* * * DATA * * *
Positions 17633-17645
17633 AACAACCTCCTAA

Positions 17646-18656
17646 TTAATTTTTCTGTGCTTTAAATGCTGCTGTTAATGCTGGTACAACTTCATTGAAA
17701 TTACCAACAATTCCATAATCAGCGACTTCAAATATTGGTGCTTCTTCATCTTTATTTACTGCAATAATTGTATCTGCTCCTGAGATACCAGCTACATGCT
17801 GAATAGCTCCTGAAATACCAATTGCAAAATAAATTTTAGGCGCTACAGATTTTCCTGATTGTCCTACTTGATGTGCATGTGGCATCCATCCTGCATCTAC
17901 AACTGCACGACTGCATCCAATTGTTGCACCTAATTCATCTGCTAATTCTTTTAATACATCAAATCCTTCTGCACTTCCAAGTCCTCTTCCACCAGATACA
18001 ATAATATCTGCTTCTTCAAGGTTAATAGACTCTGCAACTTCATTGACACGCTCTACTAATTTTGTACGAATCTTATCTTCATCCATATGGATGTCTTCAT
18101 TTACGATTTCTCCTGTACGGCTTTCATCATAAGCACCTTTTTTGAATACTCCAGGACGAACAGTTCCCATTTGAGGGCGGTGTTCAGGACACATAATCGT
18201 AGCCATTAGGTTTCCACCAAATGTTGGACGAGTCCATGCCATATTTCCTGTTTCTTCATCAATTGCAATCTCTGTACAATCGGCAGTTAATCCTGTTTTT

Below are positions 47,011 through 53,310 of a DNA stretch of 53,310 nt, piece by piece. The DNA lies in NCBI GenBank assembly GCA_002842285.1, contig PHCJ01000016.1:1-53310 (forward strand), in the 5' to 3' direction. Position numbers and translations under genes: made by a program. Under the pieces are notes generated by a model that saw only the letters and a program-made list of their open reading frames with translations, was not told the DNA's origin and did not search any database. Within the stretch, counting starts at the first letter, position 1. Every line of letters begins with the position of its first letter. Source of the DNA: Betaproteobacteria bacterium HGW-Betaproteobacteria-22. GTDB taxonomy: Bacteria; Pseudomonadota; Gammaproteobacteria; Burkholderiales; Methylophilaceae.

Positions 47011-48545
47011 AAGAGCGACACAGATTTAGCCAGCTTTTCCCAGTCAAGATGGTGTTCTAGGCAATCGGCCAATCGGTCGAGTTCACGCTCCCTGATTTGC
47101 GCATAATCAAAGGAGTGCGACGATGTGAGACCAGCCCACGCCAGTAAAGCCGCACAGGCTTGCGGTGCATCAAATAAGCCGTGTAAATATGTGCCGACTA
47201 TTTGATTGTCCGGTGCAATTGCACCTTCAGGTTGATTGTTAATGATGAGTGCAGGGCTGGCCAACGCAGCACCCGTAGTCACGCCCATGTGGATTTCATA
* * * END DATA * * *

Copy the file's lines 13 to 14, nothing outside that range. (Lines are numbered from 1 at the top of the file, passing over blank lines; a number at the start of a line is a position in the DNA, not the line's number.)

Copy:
47011 AAGAGCGACACAGATTTAGCCAGCTTTTCCCAGTCAAGATGGTGTTCTAGGCAATCGGCCAATCGGTCGAGTTCACGCTCCCTGATTTGC
47101 GCATAATCAAAGGAGTGCGACGATGTGAGACCAGCCCACGCCAGTAAAGCCGCACAGGCTTGCGGTGCATCAAATAAGCCGTGTAAATATGTGCCGACTA